Thursday, April 16, 2009

What is a Service?

To understand Services Oriented Architecture (SOA), we must understand what a Service is. In the world of buzz word confusion, the notion of SOA is misunderstood which in-turn hurts the Information Technology (IT) component a business which in-turn hurts the business itself.

Therefore the components of any Service (business service, web service, project management service, aviation service or security service, etc., and etc.) should be identified and modeled. All Services contain the following:
  • Inputs
  • Outputs
  • An Interface which facilitate the inputs and outputs
  • Cost associate in conceiving, designing, implementing and maintaining this service.

Here are also some characteristics of any Service?

  • How is the Service invoked? – Service Invocation
  • How is the Service delivered? – Service Delivery
  • How good is the Service? - Quality of Service
  • How is the Service supported – Service Support

Even though all Services have the common components and characteristics, it is important to understand that Services are realized within a context and some characteristics or attributes become mandatory. For example within the context of technical solutions architecture, Services can be realized as Web Services, Database Services, or any other Technical Service. Technical Services usually have well defined Inputs, Outputs, Service Interfaces and the Service Cost which is usually associated with the licensing of the technical infrastructure or the cost of building the technical capability. For example, the term “network protocol” is big within this context since it describes the underlying architecture of the Service Delivery mechanism.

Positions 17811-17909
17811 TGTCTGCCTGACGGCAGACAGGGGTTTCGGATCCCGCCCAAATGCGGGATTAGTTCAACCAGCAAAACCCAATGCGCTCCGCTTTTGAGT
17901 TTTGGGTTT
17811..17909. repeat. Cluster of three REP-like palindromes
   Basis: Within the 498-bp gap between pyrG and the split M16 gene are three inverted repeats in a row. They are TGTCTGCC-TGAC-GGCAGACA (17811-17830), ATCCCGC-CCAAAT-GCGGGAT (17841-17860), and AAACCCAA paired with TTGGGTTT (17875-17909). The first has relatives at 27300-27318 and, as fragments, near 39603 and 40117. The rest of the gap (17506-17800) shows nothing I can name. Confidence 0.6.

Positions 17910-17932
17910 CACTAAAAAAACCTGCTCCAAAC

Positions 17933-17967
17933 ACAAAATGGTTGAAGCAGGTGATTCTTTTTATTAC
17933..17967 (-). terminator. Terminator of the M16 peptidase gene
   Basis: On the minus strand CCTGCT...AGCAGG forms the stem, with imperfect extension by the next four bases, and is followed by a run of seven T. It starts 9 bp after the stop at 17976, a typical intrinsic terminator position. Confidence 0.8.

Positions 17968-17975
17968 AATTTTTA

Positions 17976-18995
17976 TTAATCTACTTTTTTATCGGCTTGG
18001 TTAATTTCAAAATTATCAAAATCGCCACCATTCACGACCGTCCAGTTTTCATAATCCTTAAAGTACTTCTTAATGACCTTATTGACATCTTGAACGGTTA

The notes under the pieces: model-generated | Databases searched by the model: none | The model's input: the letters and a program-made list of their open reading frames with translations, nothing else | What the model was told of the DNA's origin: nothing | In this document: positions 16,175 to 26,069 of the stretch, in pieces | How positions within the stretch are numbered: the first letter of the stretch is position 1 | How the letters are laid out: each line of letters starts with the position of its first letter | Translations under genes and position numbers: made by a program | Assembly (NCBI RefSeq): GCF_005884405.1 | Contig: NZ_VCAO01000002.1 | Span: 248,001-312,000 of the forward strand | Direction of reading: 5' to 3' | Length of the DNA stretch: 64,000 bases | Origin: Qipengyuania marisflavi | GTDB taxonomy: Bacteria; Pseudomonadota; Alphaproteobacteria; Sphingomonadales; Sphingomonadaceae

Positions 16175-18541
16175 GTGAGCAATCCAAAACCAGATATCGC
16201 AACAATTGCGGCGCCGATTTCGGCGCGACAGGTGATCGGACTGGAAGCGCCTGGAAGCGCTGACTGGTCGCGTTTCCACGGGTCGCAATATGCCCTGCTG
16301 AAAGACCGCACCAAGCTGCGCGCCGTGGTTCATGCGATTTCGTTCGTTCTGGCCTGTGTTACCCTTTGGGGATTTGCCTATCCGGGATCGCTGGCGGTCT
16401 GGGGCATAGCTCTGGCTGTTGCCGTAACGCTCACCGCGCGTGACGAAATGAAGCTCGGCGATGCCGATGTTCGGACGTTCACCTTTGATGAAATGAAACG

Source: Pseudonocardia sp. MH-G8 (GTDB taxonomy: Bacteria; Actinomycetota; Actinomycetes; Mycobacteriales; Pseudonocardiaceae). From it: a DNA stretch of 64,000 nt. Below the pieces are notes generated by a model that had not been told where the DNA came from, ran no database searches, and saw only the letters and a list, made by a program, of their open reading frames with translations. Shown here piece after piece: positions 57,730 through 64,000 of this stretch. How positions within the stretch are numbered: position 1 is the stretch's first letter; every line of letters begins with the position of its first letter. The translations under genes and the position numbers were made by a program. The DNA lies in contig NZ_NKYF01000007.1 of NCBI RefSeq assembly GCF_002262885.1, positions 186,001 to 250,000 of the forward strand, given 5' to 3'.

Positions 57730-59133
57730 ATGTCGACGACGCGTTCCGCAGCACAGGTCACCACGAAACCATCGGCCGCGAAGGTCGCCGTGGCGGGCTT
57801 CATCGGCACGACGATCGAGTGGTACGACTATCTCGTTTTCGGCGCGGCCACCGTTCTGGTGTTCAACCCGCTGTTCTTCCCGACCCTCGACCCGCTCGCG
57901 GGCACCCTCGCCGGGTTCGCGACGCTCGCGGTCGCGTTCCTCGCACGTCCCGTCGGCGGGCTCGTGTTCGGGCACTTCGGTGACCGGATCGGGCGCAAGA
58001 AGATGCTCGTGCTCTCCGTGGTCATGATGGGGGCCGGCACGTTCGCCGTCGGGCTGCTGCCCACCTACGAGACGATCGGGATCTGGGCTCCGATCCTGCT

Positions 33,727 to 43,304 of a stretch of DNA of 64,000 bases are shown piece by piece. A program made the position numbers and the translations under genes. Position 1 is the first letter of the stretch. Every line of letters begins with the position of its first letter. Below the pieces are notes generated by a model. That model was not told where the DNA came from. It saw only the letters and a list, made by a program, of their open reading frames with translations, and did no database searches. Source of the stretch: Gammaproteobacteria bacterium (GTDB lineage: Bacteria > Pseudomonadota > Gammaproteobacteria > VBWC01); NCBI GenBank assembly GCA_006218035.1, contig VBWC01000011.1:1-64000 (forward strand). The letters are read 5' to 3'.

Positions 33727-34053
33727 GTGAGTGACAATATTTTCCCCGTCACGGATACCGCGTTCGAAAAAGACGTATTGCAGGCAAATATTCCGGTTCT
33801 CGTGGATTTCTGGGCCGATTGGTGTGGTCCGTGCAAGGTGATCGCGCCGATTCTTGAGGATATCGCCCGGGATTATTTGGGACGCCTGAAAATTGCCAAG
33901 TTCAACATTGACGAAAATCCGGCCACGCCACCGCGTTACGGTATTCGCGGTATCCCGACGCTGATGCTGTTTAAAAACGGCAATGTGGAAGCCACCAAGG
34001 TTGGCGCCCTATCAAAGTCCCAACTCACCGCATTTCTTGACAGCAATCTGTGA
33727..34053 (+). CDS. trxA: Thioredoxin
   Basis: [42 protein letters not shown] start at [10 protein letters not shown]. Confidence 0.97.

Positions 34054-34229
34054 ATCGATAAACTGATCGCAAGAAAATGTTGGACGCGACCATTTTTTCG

If the context is a Business Automation process, then Business Automation Service usually involve the application of Technical Services to address how a certain business process or a sub-process is automated. Since the application of Technical Services and Technical Services may sound similar, they are uniquely different. The lack of clear delineation of what a Business Automation Service is and what a Technical Service is one of the common underlying problems within SOA. There are also Services within the context of a Business. For instance, Oracle Corporation sells Support Services for its products. The Support Services usually include Help Desk personnel who answer and guide Oracle Support Services’ Consumers on how to resolve issues with the Oracle product. Oracle and others have tired to automate this component in the Support Services model however the “human touch” and human interaction is highly desired in the Support Services Consumers’ community. The Support Services Consumer invokes the service when he or she is having issues with the Oracle product, which has Support Services attached to it. The Service Consumer uses the phone or website interaction as his or her interface with the Oracle Support Services. The Service Consumer doesn’t need to know who the other person is, how is he getting paid, what are the Support Services’ processes are, etc., etc. Now the question I often ponder about is:
“Can a business be truly SOA with respect to various contexts and not just IT?”

I believe it can be done however will the Return On Investment worth this change.

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